For me, I actually have to thank my wine loving friend, and fellow blogger Liza Swift of the Brix Chicks for challenging me to put my money where my mouth was.  There was never one wine, or a specific experience that made me put pen to paper.  I had always been involved int he wine community one way or another.  But Liza, whom I encouraged to blog before I even started my own, asked me why I wasn’t writing when she was.

Good point!  Wine fascinates me.  the fact that it is alive, and forever changing, inspires me.  I have been drinking wine since before I was 21, and I have been entrenched in wine, while maintaining a techie career, for the better part of (*gasp*) 17 years.  I felt compelled to share my favorite wine discoveries with friends via word of mouth, but then in a newsletter.  That newsletter, which was filled with wines that I had consumed and fallen in love with, as well as tips on events that were up and coming in the Bay Area, and stories of my adventures in wine, are what sparked this blog.

Why do I write?  To write puts thoughts on paper – or on the internet – and shares them with your audience, however selective that might be.  To share the joy that I have experienced drives me.  My tastes have changed from zinfandel to pinot, and further more to the complex wines of the Rhone.  Starting out with my so called newsletter, I had the overwhelming feeling that to keep such knowledge to myself would be indulgent and selfish.  Beyond that, writing is cathartic, regardless of whether it’s in a personal journal or in a public format.  This blog, Facebook, and Twitter act as a life coach, therapist and best friend.

Wine is alive.  Wine changes.  Both time and place can turn the same wine in to very different beasts.  What happens when you taste a wine 5 years after the initial release?  Is it better?  Is ti worse?  Is my taste just different?  All of these are true, all of these are not.  Wine also changes in the glass.  What other tangible and consumable object has this much life to it.  It sound like I am quoting Maya from Sideways, but it’s true.  Wine lives, and wine is alive.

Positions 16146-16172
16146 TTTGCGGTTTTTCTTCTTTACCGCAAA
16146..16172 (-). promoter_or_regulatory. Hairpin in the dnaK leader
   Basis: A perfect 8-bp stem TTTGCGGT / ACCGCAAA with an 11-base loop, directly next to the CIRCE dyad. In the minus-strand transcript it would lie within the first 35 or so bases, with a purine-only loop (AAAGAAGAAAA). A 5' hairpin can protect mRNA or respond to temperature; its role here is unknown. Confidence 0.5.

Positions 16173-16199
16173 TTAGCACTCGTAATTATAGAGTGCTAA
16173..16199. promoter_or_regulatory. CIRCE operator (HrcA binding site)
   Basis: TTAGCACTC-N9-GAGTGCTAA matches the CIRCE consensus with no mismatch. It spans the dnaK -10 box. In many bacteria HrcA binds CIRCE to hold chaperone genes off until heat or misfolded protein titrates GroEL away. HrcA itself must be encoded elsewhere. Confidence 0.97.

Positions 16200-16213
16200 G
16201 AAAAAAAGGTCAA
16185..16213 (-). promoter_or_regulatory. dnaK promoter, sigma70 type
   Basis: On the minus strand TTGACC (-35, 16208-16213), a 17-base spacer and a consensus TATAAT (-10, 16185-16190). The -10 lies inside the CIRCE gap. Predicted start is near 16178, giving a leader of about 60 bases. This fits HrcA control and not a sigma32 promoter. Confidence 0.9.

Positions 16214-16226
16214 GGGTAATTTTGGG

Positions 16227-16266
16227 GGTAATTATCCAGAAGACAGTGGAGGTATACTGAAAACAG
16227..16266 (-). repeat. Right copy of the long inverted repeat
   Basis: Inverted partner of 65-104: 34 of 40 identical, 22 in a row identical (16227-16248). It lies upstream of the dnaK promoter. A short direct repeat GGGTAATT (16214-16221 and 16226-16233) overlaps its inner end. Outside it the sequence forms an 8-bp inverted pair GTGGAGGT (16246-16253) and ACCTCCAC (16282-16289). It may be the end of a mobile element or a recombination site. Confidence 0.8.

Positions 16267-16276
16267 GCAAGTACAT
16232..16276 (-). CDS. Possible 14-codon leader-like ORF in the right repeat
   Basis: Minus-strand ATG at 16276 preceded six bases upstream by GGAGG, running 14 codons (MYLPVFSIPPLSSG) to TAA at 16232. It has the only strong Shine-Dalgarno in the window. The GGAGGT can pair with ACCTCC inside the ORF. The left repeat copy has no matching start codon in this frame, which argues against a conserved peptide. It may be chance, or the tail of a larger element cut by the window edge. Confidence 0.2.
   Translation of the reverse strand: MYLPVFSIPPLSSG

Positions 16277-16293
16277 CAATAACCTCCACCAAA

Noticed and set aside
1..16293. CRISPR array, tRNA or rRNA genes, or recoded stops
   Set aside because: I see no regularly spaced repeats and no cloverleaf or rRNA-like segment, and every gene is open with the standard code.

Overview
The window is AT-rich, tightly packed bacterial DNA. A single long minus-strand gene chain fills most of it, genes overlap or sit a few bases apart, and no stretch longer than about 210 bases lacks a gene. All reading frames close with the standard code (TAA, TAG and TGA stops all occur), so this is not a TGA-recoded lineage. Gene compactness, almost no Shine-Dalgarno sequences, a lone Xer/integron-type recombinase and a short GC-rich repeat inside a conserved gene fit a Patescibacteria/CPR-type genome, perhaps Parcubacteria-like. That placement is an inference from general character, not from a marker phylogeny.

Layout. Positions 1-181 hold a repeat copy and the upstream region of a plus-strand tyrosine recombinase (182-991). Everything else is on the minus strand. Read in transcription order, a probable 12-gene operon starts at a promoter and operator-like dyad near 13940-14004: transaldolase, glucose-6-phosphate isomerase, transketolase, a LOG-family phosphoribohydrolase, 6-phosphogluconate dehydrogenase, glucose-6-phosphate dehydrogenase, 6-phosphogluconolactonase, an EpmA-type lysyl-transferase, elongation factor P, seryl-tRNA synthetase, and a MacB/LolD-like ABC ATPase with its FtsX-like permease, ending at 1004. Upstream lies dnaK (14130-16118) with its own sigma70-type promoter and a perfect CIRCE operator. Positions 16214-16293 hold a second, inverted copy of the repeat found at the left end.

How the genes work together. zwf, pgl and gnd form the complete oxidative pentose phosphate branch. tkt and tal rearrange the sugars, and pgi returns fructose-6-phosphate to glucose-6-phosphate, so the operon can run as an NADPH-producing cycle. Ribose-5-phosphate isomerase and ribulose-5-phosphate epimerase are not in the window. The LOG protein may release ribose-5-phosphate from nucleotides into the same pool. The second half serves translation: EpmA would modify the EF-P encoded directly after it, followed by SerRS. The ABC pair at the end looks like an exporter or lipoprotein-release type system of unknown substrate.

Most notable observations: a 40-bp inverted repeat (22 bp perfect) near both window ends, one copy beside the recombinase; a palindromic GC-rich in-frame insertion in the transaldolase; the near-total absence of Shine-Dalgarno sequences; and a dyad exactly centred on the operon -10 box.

What sparked me?   My gateway wine was definitely zin.  Having worked for and with ZAP for over 10 years, I was exposed to over 200 wineries that had a wide variety of zinfandel to offer.  Is it the brambly jammy blackberry from Dry Creek?  Or perhpas the spicy mincemeat raisin from Sierra Foothills?  Dig a little deeper and try the rose petals and somewhat lighter style from Russian River.  I still love zin, and while my everyday tastes have changed somewhat, there is nothing better on a cold rainy night.

Today, my passion is for learning about and discovering pinot.  Why are pinots so fickle?  What are they so different?  How can I possibly love a pinot from Willamette Valley but also love one from the vast and strange Sonoma Coast?  While keeping my love affair with pinot alive, I am ever the explorer.  My latest quest.  Grenache!  Where fort art thou!  One of the essentially Rhone grapes, you can get Grenache for days in the Rhone Valley and also in somewhat rougher, inexpensive Spanish Garnacha.  But what about in the New World?  Where can I find that meaty, spicy, unique in a way that only Grenache can produce, flavor here int he new world?  Apart from a few favorites that I can’t seem to keep in my cellar, I am always on a quest to meet the winemaker who has taken on the bold new world of the Rhone, Spanish, interesting varietal.  Beyond the Grenache, what of the misunderstood, misplaced, lost and lonely Mouvedre/Monastrell/Mataro?